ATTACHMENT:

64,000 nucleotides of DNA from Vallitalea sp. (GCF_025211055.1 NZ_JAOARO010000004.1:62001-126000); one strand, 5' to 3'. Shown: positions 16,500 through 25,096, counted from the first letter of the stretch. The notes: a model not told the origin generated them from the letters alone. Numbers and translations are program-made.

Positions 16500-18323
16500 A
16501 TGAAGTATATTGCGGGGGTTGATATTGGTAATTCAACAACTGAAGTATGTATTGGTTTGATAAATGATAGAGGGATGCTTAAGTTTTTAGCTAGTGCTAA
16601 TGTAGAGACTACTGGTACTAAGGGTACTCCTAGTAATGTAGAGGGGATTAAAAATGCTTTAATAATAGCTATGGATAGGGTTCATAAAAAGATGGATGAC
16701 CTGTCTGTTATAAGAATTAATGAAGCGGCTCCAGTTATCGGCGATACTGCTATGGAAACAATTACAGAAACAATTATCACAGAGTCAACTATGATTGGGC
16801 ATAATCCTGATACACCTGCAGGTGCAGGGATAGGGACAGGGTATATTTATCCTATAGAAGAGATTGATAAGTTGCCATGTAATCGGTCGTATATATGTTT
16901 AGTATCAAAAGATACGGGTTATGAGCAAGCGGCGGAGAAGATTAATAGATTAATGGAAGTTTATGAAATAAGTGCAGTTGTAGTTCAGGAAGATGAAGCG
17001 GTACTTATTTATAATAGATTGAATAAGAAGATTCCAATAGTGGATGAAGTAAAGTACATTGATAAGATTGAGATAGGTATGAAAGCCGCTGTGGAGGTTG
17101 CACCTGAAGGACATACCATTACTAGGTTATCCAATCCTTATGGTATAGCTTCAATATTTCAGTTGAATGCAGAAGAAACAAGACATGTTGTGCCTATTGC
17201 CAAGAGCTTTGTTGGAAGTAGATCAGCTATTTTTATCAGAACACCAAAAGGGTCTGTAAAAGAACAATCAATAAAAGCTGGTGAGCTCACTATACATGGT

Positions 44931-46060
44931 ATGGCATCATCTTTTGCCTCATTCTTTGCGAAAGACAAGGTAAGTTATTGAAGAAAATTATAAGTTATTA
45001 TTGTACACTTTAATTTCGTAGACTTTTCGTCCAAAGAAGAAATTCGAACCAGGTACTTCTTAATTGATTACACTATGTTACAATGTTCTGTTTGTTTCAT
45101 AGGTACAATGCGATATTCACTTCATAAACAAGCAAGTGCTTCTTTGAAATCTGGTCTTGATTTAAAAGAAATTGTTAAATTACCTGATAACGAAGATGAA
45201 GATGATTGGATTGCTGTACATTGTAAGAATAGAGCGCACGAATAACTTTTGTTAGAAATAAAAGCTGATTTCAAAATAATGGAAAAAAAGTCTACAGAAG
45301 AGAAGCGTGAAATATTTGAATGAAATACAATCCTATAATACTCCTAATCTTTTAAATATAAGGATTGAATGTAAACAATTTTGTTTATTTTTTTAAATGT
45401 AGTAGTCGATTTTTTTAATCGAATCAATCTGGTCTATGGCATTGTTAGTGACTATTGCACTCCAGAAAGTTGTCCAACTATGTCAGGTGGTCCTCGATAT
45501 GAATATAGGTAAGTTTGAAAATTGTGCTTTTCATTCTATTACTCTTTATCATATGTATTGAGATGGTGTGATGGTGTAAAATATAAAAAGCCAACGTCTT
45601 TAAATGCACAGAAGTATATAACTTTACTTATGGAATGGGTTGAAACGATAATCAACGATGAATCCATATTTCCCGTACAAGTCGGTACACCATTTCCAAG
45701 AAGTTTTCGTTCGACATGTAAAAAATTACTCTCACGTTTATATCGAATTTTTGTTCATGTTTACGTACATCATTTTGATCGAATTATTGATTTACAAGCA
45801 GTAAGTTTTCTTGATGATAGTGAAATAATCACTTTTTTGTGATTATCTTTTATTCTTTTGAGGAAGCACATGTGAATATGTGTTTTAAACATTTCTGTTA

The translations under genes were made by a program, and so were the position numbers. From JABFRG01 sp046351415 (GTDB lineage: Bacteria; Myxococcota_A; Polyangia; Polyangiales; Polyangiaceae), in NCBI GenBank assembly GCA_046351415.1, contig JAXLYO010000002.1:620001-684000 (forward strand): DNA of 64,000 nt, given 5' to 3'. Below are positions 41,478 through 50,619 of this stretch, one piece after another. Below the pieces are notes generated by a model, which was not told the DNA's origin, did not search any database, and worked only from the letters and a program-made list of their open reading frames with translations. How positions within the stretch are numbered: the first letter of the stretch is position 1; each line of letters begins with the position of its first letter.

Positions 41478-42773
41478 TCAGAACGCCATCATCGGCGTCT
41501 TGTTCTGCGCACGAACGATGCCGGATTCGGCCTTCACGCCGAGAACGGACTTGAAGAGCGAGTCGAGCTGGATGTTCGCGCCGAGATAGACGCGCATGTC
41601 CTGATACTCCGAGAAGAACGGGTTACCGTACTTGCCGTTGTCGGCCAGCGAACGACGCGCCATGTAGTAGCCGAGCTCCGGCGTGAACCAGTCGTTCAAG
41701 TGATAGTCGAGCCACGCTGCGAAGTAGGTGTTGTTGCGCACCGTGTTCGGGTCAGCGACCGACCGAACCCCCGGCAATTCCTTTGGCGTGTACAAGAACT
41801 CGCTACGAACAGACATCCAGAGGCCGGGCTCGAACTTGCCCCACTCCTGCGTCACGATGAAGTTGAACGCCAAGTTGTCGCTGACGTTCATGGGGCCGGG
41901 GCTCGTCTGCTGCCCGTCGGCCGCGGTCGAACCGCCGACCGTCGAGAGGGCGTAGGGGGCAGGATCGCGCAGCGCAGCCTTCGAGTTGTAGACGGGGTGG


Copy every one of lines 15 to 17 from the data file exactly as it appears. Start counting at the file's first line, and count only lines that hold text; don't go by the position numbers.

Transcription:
45101 AGGTACAATGCGATATTCACTTCATAAACAAGCAAGTGCTTCTTTGAAATCTGGTCTTGATTTAAAAGAAATTGTTAAATTACCTGATAACGAAGATGAA
45201 GATGATTGGATTGCTGTACATTGTAAGAATAGAGCGCACGAATAACTTTTGTTAGAAATAAAAGCTGATTTCAAAATAATGGAAAAAAAGTCTACAGAAG
45301 AGAAGCGTGAAATATTTGAATGAAATACAATCCTATAATACTCCTAATCTTTTAAATATAAGGATTGAATGTAAACAATTTTGTTTATTTTTTTAAATGT